Chinese tech deals face EU clampdown
Chinese investors that have renewed their billion-dollar shopping spree for high-tech assets in Europe face greater scrutiny under new EU rules.
The technology sector in particular has been an important target as China is intent on developing its own semiconductor production to lessen its dependence on foreign tech.
EU negotiators last week approved the first bloc-wide rules to prevent foreign investments from threatening national security, largely driven by unease over acquisitions by Chinese companies.
Under the new rules, authorities are likely to intensify their scrutiny of so-called dual-use technology that can be tapped by both the civilian and military sectors, according to Mikko Huotari, deputy director at the Mercator Institute for China Studies in Berlin.
France and Germany in particular are likely to train their eyes more closely on acquisitions from China, he said.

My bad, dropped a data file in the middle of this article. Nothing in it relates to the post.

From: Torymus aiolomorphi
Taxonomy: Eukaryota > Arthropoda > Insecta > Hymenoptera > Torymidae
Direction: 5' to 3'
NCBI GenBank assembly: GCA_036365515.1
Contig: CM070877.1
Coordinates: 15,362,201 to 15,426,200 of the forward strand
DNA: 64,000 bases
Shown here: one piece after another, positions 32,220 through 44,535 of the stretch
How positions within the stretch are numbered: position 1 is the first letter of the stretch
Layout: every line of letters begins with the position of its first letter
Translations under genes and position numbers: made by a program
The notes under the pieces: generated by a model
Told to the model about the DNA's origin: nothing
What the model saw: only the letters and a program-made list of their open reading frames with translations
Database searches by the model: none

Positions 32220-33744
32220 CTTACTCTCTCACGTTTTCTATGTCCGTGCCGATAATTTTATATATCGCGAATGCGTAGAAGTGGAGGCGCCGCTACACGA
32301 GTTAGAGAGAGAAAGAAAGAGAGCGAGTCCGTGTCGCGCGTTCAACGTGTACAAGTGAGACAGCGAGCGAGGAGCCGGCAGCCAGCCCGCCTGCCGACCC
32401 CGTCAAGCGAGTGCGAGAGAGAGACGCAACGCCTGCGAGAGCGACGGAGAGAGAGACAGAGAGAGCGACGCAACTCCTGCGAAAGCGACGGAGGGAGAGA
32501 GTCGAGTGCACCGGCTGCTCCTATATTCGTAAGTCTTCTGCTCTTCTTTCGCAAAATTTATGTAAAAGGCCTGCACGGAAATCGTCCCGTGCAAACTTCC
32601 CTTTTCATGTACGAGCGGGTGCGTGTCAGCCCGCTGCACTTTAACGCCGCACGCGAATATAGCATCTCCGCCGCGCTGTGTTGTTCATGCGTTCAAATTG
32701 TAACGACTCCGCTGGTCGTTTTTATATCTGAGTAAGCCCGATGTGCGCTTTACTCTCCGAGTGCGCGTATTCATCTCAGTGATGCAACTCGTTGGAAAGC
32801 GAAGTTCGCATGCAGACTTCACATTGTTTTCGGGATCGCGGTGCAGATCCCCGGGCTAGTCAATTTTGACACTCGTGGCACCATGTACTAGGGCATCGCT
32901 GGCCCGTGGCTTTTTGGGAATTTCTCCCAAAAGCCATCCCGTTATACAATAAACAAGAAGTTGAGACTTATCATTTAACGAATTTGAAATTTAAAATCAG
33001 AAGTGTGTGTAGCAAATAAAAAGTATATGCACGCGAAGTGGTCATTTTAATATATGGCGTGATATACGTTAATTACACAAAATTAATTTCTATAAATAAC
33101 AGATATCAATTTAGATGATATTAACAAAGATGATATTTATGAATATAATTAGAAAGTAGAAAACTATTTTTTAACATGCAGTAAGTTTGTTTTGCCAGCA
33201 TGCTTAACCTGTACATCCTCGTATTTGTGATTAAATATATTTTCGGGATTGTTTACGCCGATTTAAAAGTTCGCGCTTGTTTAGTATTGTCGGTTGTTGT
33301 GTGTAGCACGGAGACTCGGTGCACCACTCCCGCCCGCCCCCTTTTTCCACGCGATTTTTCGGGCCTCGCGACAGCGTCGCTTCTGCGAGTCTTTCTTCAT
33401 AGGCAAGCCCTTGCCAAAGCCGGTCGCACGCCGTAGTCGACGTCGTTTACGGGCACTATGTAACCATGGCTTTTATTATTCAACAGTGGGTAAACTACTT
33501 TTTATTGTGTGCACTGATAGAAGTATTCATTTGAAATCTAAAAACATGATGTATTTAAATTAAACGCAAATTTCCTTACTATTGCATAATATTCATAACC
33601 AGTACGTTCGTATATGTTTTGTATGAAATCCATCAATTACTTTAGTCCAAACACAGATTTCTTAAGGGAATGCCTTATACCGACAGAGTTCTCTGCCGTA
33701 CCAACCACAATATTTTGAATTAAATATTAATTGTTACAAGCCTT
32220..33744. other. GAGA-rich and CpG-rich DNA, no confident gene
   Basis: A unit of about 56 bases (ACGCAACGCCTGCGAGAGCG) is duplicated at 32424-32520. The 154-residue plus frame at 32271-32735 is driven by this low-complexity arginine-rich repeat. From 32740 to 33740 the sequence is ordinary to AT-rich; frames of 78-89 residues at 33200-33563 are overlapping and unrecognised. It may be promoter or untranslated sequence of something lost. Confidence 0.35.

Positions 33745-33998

Chinese buyers have been behind €3.8bn in European deals this year, up almost twice the volume on 2017.
Under the new law, EU states will be allowed to request information and offer comments on a FDI in a particular country. The nation would have to take any remarks and opinions into account when deciding on the deal.
EU officials hope the mechanism will provide a broader overview of Chinese investment in Europe amid concerns that companies with indirect ties to the state are snapping up strategically important businesses. Economy Minister Margarete Schramboeck of Austria, which holds the EU's rotating presidency and negotiated the November 20 accord on behalf of the bloc's national governments, called the 2016 acquisition of German robotics company Kuka by Midea Group a "wake-up call" for the bloc's politicians.
The attempted purchase of Aixtron, a German semiconductor supplier, by a consortium of Chinese investors also fanned concerns in Europe and the US. The deal derailed after the Obama administration blocked it on national security grounds.
Ms Schramboeck stressed the EU mechanism isn't aimed only at Chinese investments. Still, China appears to feel targeted. The Mission of China to the EU said investments aren't part of a political strategy and that it hopes the EU can "steer clear of trade protectionism."